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Hollywood screenplays love to describe women as pretty—but not too pretty

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Like so much else in the movie industry, its depictions of women begin with the writing process. Recently, Vulture combed over dozens of classic screenplays and compiled descriptions of fifty female characters in order to get some “insight into how Hollywood views women and creates roles for them.” Seeing these memorable characters boiled down to one or two sentences of physical detail is telling, to say the least.

“One of the front doors opens, and out slips EILIS—early twenties, open-faced pretty without knowing it.” That’s the extent of the description for Saoirse Ronan’s lead character in the screenplay for Brooklyn. Unsurprisingly, a female character’s beauty is a recurring theme in these descriptions, but, like some One Direction song come to life, the thing that makes these women significant is that they don’t know they’re attractive. Or, better yet, they play down their attractiveness, which is something they can totally pull off because, you know, they’re so attractive.


Here’s the description of Meg Ryan’s character from When Harry Met Sally:

Driving the car is SALLY ALBRIGHT. She’s 21 years old. She’s very pretty although not necessarily in an obvious way.


And Zooey Deschanel’s titular Summer from (500) Days Of Summer:

SUMMER FINN files folders and answers phones in a plain white office. She has cropped brown hair almost like a boy’s but her face is feminine and pretty enough to get away with it.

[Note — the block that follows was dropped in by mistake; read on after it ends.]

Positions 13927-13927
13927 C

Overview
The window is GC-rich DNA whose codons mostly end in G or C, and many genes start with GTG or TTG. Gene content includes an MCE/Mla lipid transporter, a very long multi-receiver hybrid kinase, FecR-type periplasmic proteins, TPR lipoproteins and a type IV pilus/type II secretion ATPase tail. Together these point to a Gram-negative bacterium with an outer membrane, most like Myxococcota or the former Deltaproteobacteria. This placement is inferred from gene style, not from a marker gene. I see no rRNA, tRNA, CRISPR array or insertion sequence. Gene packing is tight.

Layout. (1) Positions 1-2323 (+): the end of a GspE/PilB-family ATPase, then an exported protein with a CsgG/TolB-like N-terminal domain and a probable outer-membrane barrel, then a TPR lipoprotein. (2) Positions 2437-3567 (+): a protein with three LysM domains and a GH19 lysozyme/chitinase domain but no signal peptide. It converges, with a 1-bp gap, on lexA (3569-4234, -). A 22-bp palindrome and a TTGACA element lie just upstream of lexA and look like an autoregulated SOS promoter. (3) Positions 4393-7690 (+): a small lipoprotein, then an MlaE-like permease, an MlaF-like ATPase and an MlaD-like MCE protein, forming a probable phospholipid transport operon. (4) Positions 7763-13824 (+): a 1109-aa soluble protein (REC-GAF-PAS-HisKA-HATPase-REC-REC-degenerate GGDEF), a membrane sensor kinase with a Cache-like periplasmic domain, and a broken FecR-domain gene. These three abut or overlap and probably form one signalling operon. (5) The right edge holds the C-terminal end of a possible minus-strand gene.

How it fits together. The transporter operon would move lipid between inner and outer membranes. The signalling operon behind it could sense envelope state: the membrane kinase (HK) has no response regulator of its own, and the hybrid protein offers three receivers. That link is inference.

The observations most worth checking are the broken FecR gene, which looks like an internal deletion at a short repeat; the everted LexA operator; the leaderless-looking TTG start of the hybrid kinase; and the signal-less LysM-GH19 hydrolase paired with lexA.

And, in case you thought this objectification was reserved for human women, here’s James Cameron’s description of the female Na’vi Neytiri from Avatar:

Draped on the limb like a leopard, is a striking NA’VI GIRL. She watches, only her eyes moving. She is lithe as a cat, with a long neck, muscular shoulders, and nubile breasts. And she is devastatingly beautiful — for a girl with a tail. In human age she would be 18. Her name is NEYTIRI (nay-Tee-ree).


Of course, some of these descriptions provide more insight into the character than just their bust size. The description of Lydia from Beetlejuice“usually about half-pissed off. But underneath… we like her a lot” —sets the reader up to be immediately on her side. Sometimes just a small detail is enough to endear us to the character, like in the description of Shirley MacLaine from The Apartment— “she wears a carnation in her lapel, which is strictly against regulations.”

Still, it’s hard to ignore the pure animalism with which some female characters are treated on the page. Like this gag-inducing description of Margot Robbie’s character from Wolf Of Wall Street, which wouldn’t look out of place in an awful Vanity Fair profile:

We see NAOMI, 24, blonde and gorgeous, a living wet dream in LaPerla lingerie. Naomi licks her lips; she’s incredibly, painfully hot.


It’s hard to imagine any woman reading that script and feeling creatively inspired. And special mention has to be paid to Quentin Tarantino’s introduction for Sidney Tamiia Porter’s character in Death Proof:

A tall (maybe 6ft) Amazonian Mulatto goddess walks down her hallway, dressed in a baby tee, and panties that her big ass (a good thing) spill out of, and her long legs grow out of. Her big bare feet slap on the hard wood floor. She moves to the cool rockabilly beat as she paces like a tiger putting on her clothes. Outside her apartment she hears a “Honk Honk.” She sticks her long mane of silky black curly hair, her giraffish neck and her broad shoulders, out of the window and yells to a car below. This sexy chick is Austin, Texas, local celebrity JUNGLE JULIA LUCAI, the most popular disc jockey of the coolest rock radio station in a music town.


If you’d like to see more, you can see Vulture’s full collection here, which also includes a fun little “Guess The Famous Female Character” quiz.

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